finding 3.8 : surface-groundwater-reduction

Changes in precipitation and runoff, combined with changes in consumption and withdrawal, have reduced surface and groundwater supplies in many areas. These trends are expected to continue, increasing the likelihood of water shortages for many uses.

This finding is from chapter 3 of Climate Change Impacts in the United States: The Third National Climate Assessment.

Process for developing key messages: The chapter author team engaged in multiple technical discussions via teleconferences from March – June 2012. These discussions followed a thorough review of the literature, which included an inter-agency prepared foundational document,50d47cc1-5a16-4f5c-bb08-bf6f475a5bb8 over 500 technical inputs provided by the public, as well as other published literature. The author team met in Seattle, Washington, in May, 2012 for expert deliberation of draft key messages by the authors wherein each message was defended before the entire author team before this key message was selected for inclusion in the Chapter. These discussions were supported by targeted consultation with additional experts by the lead author of each message, and they were based on criteria that help define “key vulnerabilities.” Key messages were further refined following input from the NCADAC report integration team and authors of Ch. 2: Our Changing Climate.

Description of evidence base: The key message and supporting chapter text summarizes extensive evidence documented in the inter-agency prepared foundational document,50d47cc1-5a16-4f5c-bb08-bf6f475a5bb8 Ch. 2: Our Changing Climate, Ch. 17: Southeast, Ch. 19: Great Plains, Ch. 20: Southwest, Ch. 23: Hawai‘i and Pacific Islands, and over 500 technical inputs on a wide range of topics that were received and reviewed as part of the Federal Register Notice solicitation for public input. Observed Trends: Observations suggest that the water cycle in the Southwest, Great Plains, and Southeast has been changing toward drier conditions (Ch. 17: Southeast).d9b704d3-1441-4cf8-a7dc-cc2b1d14c8c5 9cb51164-e933-48c9-9265-f09b4a9b63a3 47f6b2ff-a48f-4b48-899d-a901424bf5b2 Furthermore, paleoclimate tree-ring reconstructions indicate that drought in previous centuries has been more intense and of longer duration than the most extreme drought of the 20th and 21st centuries.ae89341b-b4bb-4d20-8ebc-20965f751c31 Projected Trends and Consequences: Global Climate Model (GCM) projections indicate that this trend is likely to persist, with runoff reductions (in the range of 10% to 20% over the next 50 years) and intensifying droughts.f11e90fb-b100-4487-8bac-1a076166d623 The drying water cycle is expected to affect all human and ecological water uses, especially in the Southwest. Decreasing precipitation, rising temperatures, and drying soils are projected to increase irrigation and outdoor watering demand (which account for nearly 90% of consumptive water use) by as much as 34% by 2060 under the A2 emissions scenario.30f46799-40a7-4e54-97f0-841e22aa4a56 Decreasing runoff and groundwater recharge are expected to reduce surface and groundwater supplies,eabfc538-91ce-4130-9040-d595dc61b92e increasing the annual risk of water shortages from 25% to 50% by 2060.d9b704d3-1441-4cf8-a7dc-cc2b1d14c8c5 Changes in streamflow timing will increase the mismatch of supply and demand. Earlier and declining streamflow and rising demands will make it more difficult to manage reservoirs, aquifers, and other water infrastructure.d9b704d3-1441-4cf8-a7dc-cc2b1d14c8c5 Such impacts and consequences have been identified for several southwestern and western river basins including the Colorado,ad8c9969-ccf5-47ef-8f13-2e3c53fb3697 Rio Grande,549a79f8-6a64-46cc-9828-0041dfe2ad54 and Sacramento-San Joaquin.e610dc47-1231-4cbf-b43d-083cc76aa885 412047fe-33cf-49b8-b714-f1a7b096cd43 4db2c787-a754-422a-8714-80bbb44def23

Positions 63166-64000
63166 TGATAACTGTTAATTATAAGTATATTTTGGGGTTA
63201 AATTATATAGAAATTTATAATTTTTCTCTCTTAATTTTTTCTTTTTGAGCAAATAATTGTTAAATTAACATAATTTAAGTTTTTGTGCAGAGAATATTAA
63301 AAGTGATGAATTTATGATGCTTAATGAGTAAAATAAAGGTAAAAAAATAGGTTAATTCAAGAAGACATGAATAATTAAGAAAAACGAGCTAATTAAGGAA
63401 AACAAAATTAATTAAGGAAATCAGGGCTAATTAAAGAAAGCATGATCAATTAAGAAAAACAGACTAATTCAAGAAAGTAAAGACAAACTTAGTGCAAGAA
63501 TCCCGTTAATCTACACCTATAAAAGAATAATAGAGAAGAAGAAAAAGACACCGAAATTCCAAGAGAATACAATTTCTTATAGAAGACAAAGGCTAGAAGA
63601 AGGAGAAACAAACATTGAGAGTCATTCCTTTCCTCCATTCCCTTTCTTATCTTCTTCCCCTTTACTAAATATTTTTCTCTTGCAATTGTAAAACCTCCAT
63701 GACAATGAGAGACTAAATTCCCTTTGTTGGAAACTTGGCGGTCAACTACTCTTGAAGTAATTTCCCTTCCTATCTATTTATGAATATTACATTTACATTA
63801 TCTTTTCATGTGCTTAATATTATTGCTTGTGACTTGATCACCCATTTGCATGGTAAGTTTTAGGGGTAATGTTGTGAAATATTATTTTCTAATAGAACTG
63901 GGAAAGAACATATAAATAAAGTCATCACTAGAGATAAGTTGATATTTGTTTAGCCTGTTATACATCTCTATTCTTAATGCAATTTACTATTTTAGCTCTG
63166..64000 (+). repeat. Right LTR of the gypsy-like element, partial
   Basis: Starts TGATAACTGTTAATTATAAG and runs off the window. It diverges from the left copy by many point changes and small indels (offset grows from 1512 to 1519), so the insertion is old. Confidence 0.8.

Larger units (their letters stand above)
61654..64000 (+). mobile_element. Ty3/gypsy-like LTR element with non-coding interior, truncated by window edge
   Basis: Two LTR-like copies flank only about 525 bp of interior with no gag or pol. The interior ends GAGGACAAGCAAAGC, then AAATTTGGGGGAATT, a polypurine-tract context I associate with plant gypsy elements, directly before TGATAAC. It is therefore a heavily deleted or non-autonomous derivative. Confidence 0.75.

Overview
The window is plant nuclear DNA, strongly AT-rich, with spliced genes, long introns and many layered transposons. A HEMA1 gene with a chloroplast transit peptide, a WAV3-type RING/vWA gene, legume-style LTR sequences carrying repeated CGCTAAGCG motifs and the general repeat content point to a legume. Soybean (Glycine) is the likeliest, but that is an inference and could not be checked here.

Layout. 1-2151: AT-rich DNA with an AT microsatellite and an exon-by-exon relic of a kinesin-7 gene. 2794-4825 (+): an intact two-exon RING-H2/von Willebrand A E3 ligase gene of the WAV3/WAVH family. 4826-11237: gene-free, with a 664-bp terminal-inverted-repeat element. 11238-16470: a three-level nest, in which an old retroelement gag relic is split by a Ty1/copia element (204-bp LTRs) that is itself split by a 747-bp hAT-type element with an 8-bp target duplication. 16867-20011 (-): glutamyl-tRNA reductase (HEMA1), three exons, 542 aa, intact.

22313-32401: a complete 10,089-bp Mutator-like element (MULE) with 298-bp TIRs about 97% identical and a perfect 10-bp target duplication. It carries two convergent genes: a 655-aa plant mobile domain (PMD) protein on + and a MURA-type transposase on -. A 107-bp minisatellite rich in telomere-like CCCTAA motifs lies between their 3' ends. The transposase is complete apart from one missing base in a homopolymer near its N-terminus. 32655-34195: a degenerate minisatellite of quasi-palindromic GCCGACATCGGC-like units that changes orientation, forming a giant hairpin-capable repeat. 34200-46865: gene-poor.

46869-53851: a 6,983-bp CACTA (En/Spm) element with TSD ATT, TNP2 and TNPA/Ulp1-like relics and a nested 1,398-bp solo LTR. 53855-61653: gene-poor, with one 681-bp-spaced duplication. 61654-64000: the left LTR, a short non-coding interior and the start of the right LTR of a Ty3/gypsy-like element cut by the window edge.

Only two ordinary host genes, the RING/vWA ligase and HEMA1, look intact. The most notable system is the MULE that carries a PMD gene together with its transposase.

New information and remaining uncertainties: The drying climate trend observed in the Southwest and Southeast in the last decades is consistent across all water cycle variables (precipitation, temperature, snow cover, runoff, streamflow, reservoir levels, and soil moisture) and is not debatable. The debate is over whether this trend is part of a multi-decadal climate cycle and whether it will reverse direction at some future time. However, the rate of change and the comparative GCM assessment results with and without historical CO2 forcing (Ch. 2: Our Changing Climate) support the view that the observed trends are due to both factors acting concurrently. GCMs continue to be uncertain with respect to precipitation, but they are very consistent with respect to temperature. Runoff, streamflow, and soil moisture depend on both variables and are thus less susceptible to GCM precipitation uncertainty. The observed trends and the general GCM agreement that the southern states will continue to experience streamflow and soil moisture reductions7259bc2b-d0aa-460b-b37a-79a11a386e00 67b69161-5101-418a-a6c9-1b6a80773305 provides confidence that these projections are robust.

Assessment of confidence based on evidence: Given the evidence base and remaining uncertainties, confidence is high that changes in precipitation and runoff, combined with changes in consumption and withdrawal, have reduced surface and groundwater supplies in many areas. Confidence is high that these trends are expected to continue, increasing the likelihood of water shortages for many uses.

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